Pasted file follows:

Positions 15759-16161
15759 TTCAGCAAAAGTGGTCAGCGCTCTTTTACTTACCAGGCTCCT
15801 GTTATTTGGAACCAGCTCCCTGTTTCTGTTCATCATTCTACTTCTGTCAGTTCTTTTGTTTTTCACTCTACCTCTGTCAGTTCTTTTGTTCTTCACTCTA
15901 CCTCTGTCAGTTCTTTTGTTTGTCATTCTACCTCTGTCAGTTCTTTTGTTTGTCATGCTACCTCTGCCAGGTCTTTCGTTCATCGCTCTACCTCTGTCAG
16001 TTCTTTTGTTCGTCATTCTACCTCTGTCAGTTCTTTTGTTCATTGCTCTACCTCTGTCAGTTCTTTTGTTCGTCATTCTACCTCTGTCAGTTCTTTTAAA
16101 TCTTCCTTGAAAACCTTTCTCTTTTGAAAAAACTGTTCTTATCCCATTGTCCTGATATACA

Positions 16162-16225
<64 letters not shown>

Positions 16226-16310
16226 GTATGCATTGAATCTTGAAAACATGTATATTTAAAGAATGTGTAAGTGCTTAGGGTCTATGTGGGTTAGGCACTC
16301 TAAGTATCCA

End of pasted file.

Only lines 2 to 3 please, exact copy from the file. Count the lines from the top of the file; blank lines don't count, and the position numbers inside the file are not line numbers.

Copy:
15759 TTCAGCAAAAGTGGTCAGCGCTCTTTTACTTACCAGGCTCCT
15801 GTTATTTGGAACCAGCTCCCTGTTTCTGTTCATCATTCTACTTCTGTCAGTTCTTTTGTTTTTCACTCTACCTCTGTCAGTTCTTTTGTTCTTCACTCTA